“We’re going to see a lot of mosquito eggs hatch and create some problems,” said Peter Taylor from Mosquito Control. “We’re looking primarily at floodwater mosquitoes right now. And they like to bite people.”

Officials said mosquitoes will be prevalent Saturday through Monday, so make sure you bring along lots of repellant.

For information on reporting mosquitoes in your area, call either of these numbers.

If you live from the Wickham Road exit on I-95 southward to Indian River County, call (321) 952-4523.

For all areas north of Wickham Road to Volusia County, call (321) 264-5032.


Meanwhile, sinkholes are popping up across the area. The city of Ocala reports 12 sinkholes on city public property caused by the storm. Crews are in the process of filling those sinkholes now.

Marion County’s school district is dealing with several sinkholes on school properties. While many of the sinkholes are not in areas students frequent, all need to be filled as soon as possible just in case a child does fall into one. The district, however, does not have the money to cover the cost of fixing the sinkholes.

Life has been in disarray for one Marion County family after a huge sinkhole forced them to flee from their own home.

Beth and Chris Antis won’t even bring their kids back to their home on NE 13th Street after the sinkhole opened up Monday morning.

“It’s tearing our whole family, it’s tearing everybody up,” Beth Antis said while fighting back tears. “It’s hard to be strong when you have something like this. You don’t realize how hard it is when you don’t have a home to come to.”

The sinkhole is so massive that it swallowed the family’s SUV.

The ground under part of their front porch is also gone, and the county posted a sign warning them not to go back inside.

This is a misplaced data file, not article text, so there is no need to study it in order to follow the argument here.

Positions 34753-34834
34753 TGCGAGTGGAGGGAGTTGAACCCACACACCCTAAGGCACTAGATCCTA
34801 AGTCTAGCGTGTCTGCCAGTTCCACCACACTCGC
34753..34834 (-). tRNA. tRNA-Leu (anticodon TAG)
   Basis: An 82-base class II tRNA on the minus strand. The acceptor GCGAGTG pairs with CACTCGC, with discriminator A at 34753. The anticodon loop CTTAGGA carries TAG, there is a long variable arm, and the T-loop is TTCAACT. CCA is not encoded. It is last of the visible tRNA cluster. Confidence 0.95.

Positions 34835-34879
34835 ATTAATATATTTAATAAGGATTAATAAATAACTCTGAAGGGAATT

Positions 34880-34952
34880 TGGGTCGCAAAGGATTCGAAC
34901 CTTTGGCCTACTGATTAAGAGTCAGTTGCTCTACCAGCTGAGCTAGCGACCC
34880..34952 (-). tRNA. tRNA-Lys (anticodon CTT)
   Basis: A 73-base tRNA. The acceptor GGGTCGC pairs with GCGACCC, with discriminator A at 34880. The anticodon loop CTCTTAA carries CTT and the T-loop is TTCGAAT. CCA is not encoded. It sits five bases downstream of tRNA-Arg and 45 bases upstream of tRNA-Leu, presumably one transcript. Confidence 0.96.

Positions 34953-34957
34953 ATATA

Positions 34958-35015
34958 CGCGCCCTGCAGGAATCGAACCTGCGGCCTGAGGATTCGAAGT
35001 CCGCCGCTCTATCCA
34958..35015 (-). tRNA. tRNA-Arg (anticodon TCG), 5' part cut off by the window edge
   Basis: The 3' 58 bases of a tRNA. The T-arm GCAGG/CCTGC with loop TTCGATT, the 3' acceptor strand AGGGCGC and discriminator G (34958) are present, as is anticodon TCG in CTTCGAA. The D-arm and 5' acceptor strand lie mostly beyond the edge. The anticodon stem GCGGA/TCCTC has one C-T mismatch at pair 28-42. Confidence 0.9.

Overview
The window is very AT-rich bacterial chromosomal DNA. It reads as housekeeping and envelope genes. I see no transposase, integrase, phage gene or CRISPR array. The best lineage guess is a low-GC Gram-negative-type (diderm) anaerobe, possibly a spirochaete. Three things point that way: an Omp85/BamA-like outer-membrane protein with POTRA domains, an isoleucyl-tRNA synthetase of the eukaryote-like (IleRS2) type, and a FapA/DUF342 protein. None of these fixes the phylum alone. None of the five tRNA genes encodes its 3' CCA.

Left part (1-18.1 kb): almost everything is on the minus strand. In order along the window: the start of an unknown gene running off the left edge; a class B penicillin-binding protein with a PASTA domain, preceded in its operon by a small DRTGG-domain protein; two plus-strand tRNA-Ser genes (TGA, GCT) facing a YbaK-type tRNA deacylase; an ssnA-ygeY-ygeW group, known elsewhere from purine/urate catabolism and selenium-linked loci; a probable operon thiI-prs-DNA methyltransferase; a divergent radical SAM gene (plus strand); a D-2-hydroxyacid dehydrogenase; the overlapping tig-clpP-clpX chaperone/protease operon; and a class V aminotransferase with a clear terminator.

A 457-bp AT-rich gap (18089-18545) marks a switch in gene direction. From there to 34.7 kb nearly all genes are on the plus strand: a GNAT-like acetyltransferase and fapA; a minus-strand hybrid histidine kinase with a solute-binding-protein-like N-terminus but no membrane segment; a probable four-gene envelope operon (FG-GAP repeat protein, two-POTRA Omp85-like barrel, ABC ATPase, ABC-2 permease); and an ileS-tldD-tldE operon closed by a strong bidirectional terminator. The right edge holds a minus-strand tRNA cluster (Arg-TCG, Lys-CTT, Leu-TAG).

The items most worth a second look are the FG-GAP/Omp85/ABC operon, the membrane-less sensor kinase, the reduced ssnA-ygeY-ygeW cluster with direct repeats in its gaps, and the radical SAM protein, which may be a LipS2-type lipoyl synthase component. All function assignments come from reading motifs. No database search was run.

“How do you pick up the pieces from this? I mean, we’re trying the best we can, but it’s so very hard,” Beth Antis said.

The family is staying with relatives, but with four children, they’re scrambling to find a better fit.

At the same time, the couple is juggling calls with insurance companies and wondering when they’ll be able to sleep in their own beds again.

“We’ve lost peace of mind,” Chris Antis said. “We don’t even feel comfortable being in this house. It’s just losing pride. The community has really reached out, but we don’t like to ask for help.”

The family estimates the sinkhole is around 30 feet deep. They spraypainted white lines around it to check if it’s growing.

So far, it hasn’t.

But, two smaller sinkholes have also opened up on their property.

The couple is now struggling to understand why they were the ones who had to take such a hard hit from the storm.

“You’re a good person. You go to work everyday. You try to raise your family. It just doesn’t make sense,” Beth Antis said. “It’s just hard on the heart.”

Find this article here:  http://www.cfnews13.com/article/news/2011/october/329659/Flooding-sinkholes-mosquitoes–problems-linger-from-last-weeks-storms